ONLINE DRIVES GROWTH FOR RACING AND WAGERING WESTERN AUSTRALIA
Australia’s Racing and Wagering Western Australia (RWWA) has reported a 5 per cent increase in revenue to AUD$450.2m for its financial year ended 31 July.
The increase in revenue was largely attributed to the halt of national and international sport during the COVID-19 pandemic, which resulted in reduced competition from other betting products as horse racing continued to run.
However, revenue growth was impacted by the complete closure of the TAB agents retail network, with all PubTAB’s required to close on 23 March, followed by all TAB agencies two days later. Wagering activity recommenced at retail outlets on 6 June.
Revenue from the Western Australian TAB, whose sale to Tabcorp has been suspended due to COVID-19, rose by 1.5 per cent year-on-year $310.2m, with 39 per cent of wagers currently generated from digital channels.
Contributions from the Western Australian Racing Bets Levy, which is paid by operators who offer betting on Western Australian racing, grew by 15 per cent to $93.2m. Other items contributed revenue of $46.8m during the year, including $12m in revenue from the first full year of the Point of Consumption Tax, which was introduced in January 2019.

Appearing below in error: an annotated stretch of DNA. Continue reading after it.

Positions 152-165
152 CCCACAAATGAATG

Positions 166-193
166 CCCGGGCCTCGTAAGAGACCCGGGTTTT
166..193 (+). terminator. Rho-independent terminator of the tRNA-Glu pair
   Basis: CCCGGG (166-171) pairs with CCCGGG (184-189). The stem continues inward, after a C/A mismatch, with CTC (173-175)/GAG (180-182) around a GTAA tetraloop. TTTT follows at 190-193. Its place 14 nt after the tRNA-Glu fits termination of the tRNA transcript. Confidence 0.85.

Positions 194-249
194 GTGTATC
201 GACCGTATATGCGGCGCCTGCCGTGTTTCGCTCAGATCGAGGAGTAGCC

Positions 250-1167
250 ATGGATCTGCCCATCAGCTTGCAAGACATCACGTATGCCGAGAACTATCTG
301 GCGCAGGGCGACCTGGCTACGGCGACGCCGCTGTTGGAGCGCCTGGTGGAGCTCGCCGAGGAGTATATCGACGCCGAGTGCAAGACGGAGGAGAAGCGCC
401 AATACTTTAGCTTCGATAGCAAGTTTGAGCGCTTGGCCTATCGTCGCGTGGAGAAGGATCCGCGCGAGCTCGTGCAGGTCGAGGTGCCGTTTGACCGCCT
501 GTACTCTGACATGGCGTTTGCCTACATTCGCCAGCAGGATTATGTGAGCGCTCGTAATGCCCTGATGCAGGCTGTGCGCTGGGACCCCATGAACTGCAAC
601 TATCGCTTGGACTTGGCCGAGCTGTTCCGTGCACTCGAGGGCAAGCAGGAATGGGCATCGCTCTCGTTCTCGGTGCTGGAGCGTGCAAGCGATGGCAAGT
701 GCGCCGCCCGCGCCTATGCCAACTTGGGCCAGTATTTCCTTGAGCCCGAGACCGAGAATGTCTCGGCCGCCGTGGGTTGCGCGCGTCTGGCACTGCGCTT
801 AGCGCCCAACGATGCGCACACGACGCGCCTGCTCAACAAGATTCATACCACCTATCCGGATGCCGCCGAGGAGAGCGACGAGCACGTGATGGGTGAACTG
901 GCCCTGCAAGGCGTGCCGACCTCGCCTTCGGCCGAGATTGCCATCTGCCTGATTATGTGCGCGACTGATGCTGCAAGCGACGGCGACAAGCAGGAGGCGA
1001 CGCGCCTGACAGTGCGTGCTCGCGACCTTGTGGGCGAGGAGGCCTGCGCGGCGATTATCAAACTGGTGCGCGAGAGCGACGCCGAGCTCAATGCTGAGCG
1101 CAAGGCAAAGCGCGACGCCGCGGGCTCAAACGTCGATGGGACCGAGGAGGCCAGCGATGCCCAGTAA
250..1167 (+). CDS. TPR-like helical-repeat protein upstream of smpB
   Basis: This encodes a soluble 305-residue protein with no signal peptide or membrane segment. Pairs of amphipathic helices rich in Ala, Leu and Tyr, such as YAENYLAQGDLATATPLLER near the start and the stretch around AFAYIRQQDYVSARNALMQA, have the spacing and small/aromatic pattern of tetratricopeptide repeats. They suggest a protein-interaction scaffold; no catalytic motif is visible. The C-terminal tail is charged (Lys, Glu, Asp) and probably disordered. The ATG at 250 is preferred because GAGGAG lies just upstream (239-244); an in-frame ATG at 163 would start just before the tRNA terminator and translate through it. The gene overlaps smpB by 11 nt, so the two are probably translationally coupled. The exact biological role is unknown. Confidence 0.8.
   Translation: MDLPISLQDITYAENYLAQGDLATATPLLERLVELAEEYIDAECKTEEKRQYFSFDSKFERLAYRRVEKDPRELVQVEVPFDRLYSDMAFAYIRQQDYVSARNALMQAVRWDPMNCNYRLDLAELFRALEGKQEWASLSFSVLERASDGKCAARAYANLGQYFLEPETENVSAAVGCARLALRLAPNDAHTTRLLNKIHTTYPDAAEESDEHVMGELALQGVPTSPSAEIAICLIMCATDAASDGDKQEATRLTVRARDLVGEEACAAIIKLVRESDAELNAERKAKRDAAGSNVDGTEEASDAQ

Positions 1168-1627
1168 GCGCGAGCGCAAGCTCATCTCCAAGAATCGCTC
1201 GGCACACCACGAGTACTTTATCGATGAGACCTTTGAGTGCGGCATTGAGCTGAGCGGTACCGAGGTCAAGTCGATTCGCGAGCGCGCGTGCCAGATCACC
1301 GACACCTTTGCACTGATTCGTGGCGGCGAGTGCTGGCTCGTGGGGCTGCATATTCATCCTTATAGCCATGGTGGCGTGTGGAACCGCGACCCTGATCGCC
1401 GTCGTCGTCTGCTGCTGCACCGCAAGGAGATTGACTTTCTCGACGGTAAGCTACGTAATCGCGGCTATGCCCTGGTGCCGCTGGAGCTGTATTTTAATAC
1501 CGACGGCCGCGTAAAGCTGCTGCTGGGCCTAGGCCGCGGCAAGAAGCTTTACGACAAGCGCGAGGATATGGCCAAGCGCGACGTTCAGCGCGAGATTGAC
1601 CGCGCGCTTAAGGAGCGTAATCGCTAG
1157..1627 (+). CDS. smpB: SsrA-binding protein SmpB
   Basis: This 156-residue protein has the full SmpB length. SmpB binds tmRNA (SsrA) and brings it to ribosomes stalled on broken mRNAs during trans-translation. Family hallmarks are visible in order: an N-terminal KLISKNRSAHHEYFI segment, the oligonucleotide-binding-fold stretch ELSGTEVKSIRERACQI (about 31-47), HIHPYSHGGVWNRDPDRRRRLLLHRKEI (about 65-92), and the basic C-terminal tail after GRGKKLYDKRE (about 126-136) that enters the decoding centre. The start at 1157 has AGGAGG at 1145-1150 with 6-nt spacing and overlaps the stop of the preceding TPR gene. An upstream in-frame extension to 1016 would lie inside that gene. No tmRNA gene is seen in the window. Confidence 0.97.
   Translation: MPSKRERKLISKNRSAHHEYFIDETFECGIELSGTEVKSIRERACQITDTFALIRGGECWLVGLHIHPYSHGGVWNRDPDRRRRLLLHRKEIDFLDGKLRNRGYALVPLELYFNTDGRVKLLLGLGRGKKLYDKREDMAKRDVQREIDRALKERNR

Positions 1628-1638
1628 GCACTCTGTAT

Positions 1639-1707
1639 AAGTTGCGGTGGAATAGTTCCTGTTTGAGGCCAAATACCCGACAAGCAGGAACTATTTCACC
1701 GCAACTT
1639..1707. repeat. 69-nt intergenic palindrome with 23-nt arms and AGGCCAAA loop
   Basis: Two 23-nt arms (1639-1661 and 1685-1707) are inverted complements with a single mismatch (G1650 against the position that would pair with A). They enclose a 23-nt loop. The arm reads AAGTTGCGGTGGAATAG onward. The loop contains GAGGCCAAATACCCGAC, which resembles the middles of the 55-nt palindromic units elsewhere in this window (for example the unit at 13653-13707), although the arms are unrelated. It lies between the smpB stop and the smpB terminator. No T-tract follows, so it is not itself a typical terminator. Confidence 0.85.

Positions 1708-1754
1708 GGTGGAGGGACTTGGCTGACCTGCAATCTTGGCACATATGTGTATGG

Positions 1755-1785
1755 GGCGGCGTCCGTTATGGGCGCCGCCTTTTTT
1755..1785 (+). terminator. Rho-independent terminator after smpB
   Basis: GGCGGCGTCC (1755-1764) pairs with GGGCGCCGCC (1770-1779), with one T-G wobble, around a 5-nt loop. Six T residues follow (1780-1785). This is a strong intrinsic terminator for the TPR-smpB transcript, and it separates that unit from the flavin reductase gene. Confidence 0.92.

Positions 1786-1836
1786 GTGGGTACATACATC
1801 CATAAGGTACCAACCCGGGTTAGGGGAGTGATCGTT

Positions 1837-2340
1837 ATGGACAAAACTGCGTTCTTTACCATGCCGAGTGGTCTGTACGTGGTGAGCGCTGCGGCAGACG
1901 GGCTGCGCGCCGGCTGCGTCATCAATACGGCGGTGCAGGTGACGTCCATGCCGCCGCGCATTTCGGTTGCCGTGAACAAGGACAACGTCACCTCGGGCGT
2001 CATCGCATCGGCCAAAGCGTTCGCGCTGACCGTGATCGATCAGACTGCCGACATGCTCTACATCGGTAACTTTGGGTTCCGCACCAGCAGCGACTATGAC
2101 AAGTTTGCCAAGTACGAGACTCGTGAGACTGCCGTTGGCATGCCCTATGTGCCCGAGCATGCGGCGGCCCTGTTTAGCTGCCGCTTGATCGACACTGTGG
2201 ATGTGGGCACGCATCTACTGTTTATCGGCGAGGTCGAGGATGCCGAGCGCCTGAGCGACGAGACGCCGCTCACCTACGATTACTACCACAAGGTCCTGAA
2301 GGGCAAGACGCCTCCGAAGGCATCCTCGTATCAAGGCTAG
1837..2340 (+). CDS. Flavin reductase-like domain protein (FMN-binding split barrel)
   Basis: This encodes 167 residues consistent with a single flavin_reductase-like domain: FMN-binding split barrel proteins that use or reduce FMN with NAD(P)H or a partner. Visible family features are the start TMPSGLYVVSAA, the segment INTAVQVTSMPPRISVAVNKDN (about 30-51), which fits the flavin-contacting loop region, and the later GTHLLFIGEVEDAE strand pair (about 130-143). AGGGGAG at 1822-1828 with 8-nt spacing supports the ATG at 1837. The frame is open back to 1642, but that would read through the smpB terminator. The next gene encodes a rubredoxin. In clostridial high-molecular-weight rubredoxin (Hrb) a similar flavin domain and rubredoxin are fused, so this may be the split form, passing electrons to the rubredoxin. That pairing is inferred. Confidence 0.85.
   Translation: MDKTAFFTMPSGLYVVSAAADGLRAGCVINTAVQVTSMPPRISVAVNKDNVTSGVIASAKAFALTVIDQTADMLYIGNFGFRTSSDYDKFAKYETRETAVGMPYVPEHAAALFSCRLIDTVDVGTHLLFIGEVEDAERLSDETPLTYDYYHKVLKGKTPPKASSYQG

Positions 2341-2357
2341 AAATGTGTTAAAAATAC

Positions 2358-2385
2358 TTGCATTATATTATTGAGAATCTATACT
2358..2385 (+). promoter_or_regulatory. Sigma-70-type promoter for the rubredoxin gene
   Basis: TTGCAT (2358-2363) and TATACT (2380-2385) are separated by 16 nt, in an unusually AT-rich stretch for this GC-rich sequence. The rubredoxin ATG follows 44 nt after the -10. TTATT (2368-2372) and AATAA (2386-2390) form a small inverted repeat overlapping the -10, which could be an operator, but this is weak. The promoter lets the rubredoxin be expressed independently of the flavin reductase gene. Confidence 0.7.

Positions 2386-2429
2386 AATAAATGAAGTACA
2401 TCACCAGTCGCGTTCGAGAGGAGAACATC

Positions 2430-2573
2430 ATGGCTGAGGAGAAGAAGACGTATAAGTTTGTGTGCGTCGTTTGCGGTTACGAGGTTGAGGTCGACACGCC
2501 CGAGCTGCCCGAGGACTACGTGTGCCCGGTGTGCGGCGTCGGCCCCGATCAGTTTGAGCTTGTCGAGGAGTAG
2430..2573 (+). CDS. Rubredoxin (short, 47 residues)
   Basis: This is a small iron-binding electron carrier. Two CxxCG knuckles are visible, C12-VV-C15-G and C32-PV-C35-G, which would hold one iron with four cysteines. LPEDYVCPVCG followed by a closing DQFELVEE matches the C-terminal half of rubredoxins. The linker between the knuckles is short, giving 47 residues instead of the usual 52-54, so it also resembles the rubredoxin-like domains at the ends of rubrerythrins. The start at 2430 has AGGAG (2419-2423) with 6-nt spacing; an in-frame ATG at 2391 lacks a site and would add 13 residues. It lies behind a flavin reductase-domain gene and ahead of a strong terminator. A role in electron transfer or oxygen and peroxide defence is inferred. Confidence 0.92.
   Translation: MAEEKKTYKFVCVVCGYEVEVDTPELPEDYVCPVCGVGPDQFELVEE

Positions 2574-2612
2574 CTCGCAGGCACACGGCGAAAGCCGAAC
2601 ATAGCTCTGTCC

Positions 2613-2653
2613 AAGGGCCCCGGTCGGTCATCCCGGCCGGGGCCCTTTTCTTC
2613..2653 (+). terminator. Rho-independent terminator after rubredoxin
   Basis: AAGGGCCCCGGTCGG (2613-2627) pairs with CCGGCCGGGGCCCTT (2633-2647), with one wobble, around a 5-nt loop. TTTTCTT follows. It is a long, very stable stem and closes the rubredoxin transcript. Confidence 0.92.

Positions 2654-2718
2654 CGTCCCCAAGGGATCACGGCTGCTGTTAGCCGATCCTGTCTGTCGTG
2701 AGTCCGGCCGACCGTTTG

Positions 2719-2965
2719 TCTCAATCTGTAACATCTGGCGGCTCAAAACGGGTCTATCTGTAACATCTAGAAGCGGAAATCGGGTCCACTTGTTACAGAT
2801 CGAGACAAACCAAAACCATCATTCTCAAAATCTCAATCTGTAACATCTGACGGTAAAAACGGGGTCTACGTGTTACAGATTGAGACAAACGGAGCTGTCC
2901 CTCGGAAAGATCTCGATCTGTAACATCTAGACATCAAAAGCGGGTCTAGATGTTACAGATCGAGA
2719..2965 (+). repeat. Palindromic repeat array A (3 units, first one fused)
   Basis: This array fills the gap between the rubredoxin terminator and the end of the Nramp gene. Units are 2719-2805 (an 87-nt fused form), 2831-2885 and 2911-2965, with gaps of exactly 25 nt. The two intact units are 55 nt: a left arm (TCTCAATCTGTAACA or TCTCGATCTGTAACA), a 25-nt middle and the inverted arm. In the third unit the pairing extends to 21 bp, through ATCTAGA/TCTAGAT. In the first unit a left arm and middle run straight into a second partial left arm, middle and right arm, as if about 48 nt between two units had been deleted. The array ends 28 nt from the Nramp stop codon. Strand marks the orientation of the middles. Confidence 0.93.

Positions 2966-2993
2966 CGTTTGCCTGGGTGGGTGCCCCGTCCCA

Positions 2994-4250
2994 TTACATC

The strong revenue growth allowed the RWWA to deliver $163.3m in funding to the Western Australian racing industry, representing a $4.3m increase over the previous year.
“Due to the hard work and commitment by our racing participants and RWWA staff, together with the support of the Government, we were able to continue racing safely throughout COVID-19,” said RWWA chief executive Ian Edwards. “As a result, RWWA was able to produce solid financial results for the year and continue its ongoing commitment to fund and support the Western Australian racing industry.
“It is recognised that this did not come without sacrifice, with the implementation of many strict bio-security measures at our racetracks. To mitigate the risk of declining income and ensure the long-term sustainability of the WA racing industry, RWWA made reductions in its own cost base, as well as temporarily reducing prizemoney and breeding bonuses by 20 per cent for a four-month period.
“Therefore, I would like to take this opportunity to extend my sincere appreciation to our customers, racing participants, TAB agents, Government and staff for their support through what has been a challenging year for all. With the sale of the WA TAB on hold, RWWA’s focus for the current financial year is to continue to manage and drive the performance of the business in the long-term interest of the State’s racing industry.”
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